Hong Kong Ballet’s New Point of View


Balancing on a narrow boat in the middle of Aberdeen Harbour—the Jumbo Floating Restaurant in the background—were two dancers from the Hong Kong Ballet in a perfect pose, the red of their shoes and shorts popping against the red of the boat’s lanterns. In the background Hong Kong Ballet Artistic Director Septime Webre was giving his feedback on the shot; photographer Dean Alexander was trying to capture the moment.

“I needed to capture the idea of being on the boat, but get the right moment for the dancers, the right distance from the Jumbo,” Alexander said. “All of this was happening really quickly—there was another [unrelated] boat that had lighting and smoke—and the light was coming in too strong or too weak, the smoke too heavy or none at all. Our boat was bobbing all over the water and the dancers were working on an incredibly small, moving platform.”

But Alexander found the moment and the result is an image that forms part of a series of images to promote the new season of the Hong Kong Ballet. The images—set across a number of iconic Hong Kong locations—were shot in a single day (studio shots to promote each of the season’s performances were done over the prior two days). Working with long-time collaborators Design Army, who were responsible for the concept, design and art direction, as well as Webre, whom Alexander had worked with when Webre was at the Washington Ballet, Alexander was looking capture ballet and Hong Kong in a different way. The use of the colour red in each image unifies the campaign, while helping make the dancer pop.

“Ballet is such an amazing art form that when you stop it in still photography, it really stops a moment in time that can be really beautiful, while showing the athleticism of the dancers,” Alexander said. “The dancers are amazing—they’re this combination of artists, performers and athletes and that’s always a wonderful thing to highlight. When we went to bring that into Hong Kong, it was about bringing in this combination of old and new and tradition and modernity. We wanted to bring out some of the colours and textures that makes it unique.”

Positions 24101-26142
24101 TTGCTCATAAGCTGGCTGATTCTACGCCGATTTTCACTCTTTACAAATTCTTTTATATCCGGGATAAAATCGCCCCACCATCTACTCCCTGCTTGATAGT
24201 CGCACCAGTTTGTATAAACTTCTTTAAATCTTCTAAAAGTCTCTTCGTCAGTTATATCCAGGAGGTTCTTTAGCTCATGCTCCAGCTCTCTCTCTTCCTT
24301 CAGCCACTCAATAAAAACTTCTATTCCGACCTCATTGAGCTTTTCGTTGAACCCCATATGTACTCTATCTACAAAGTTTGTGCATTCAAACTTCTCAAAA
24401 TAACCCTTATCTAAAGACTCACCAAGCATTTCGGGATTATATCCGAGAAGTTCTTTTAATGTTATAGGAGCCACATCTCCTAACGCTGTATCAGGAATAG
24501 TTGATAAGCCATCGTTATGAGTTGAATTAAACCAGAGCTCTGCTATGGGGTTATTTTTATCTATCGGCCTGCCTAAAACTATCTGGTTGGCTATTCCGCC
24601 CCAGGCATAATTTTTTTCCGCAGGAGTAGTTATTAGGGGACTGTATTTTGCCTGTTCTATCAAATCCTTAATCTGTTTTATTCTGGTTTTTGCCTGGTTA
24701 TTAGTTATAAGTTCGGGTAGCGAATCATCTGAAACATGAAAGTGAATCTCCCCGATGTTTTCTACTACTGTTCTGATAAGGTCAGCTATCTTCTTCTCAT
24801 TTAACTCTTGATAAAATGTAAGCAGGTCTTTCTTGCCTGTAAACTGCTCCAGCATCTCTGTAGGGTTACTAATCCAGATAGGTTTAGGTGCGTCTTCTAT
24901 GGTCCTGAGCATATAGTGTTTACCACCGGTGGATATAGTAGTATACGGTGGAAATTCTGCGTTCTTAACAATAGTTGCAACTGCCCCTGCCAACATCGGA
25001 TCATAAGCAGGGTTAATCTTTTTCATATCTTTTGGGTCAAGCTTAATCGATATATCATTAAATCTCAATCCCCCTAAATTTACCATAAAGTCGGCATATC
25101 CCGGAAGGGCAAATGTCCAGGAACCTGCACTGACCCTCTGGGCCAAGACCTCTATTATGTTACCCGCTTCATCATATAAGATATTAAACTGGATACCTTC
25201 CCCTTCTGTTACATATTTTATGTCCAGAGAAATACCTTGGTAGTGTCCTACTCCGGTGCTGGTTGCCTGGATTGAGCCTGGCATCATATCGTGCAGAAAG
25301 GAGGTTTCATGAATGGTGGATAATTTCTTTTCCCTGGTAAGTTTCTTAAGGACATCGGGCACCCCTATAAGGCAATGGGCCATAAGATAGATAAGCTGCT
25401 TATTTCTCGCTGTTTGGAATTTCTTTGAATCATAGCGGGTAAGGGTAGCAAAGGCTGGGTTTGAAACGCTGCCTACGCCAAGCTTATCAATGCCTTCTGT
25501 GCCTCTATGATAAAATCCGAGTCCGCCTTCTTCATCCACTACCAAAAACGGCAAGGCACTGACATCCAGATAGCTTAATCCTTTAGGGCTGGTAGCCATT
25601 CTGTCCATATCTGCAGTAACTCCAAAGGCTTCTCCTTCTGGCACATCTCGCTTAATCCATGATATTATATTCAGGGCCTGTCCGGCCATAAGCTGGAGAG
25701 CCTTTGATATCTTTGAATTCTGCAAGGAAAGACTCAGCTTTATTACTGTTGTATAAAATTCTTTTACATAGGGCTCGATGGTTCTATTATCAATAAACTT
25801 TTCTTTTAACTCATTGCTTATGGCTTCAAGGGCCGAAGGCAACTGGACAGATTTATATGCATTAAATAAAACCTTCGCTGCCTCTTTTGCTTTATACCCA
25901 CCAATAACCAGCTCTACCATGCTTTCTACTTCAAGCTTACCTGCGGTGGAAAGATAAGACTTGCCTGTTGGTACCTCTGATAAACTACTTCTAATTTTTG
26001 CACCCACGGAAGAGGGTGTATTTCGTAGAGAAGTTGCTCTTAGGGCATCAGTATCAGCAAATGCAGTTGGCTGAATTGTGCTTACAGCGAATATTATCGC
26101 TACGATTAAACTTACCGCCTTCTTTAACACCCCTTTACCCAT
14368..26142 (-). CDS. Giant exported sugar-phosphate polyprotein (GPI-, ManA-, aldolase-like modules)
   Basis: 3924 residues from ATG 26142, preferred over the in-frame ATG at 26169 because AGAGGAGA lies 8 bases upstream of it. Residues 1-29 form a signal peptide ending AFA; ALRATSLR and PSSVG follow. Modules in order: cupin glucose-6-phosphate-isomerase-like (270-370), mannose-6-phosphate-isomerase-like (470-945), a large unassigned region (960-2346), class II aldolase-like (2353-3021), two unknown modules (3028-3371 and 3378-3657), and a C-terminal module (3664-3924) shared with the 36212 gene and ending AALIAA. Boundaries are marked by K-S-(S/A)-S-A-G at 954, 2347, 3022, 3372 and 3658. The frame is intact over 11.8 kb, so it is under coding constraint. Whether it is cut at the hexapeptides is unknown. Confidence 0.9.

Working on what Alexander called an “aggressive” schedule, the shoot required detailed planning. But that didn’t mean there wasn’t an opportunity for spontaneity.

hkb_brandphoto_5_restaurantda1“Some of the shots—the girl jumping by the Cultural Centre with Central in the background—was exactly how we laid it out, but others we thought of on the spot,” Alexander said. “At the cafe, [the pose] was sort of thought of on the spot. We knew we were going to shoot there and Pum [Lefebure], the creative director at Design Army, really figured out the posture of the girl and Septime thought he wanted the male dancer to do the jump. It’s one of my favourite shots.”


hkb_brandphoto_4_girl_red_temple1In the research and planning for the shoot, Alexander said he and Design Army were inspired by some of the classic films that had been set in Hong Kong. They were also conscious to make ballet the focus of the image—something, Alexander thinks they achieved. “I think the red did help in the concept of making the dancer and the moves the hero of the shots even though there’s a lot going on.”

The shoot itself took place about three months ago, with the images released in May. Since the campaign was launched, Alexander said he had been receiving messages about the images.

“I‘ve gotten a number of notes from people that live in Hong Kong saying that it makes them want to go to the ballet,” Alexander said. “That’s the best statement you could ever get—none of this really matters much unless and there’s a payoff. I know Septime is going to do transforming things in Hong Kong and I think everyone is going to be excited when they go.”

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Melanie Ho is the author of Journey to the West: He Hui, a Chinese Soprano in the World of Italian Opera.